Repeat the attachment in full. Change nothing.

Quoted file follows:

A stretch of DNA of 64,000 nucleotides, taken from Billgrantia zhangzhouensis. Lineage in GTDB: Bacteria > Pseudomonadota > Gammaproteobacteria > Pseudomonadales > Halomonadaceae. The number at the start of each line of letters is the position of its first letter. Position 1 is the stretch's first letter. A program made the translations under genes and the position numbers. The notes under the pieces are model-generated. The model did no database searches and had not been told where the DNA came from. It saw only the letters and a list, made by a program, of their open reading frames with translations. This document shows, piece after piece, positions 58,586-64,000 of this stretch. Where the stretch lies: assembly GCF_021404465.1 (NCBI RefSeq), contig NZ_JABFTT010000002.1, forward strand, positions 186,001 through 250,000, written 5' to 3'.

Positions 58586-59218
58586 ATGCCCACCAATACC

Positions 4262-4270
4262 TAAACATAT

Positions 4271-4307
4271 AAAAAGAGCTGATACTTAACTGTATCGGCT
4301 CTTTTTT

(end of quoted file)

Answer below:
A stretch of DNA of 64,000 nucleotides, taken from Billgrantia zhangzhouensis. Lineage in GTDB: Bacteria > Pseudomonadota > Gammaproteobacteria > Pseudomonadales > Halomonadaceae. The number at the start of each line of letters is the position of its first letter. Position 1 is the stretch's first letter. A program made the translations under genes and the position numbers. The notes under the pieces are model-generated. The model did no database searches and had not been told where the DNA came from. It saw only the letters and a list, made by a program, of their open reading frames with translations. This document shows, piece after piece, positions 58,586-64,000 of this stretch. Where the stretch lies: assembly GCF_021404465.1 (NCBI RefSeq), contig NZ_JABFTT010000002.1, forward strand, positions 186,001 through 250,000, written 5' to 3'.

Positions 58586-59218
58586 ATGCCCACCAATACC

Positions 4262-4270
4262 TAAACATAT

Positions 4271-4307
4271 AAAAAGAGCTGATACTTAACTGTATCGGCT
4301 CTTTTTT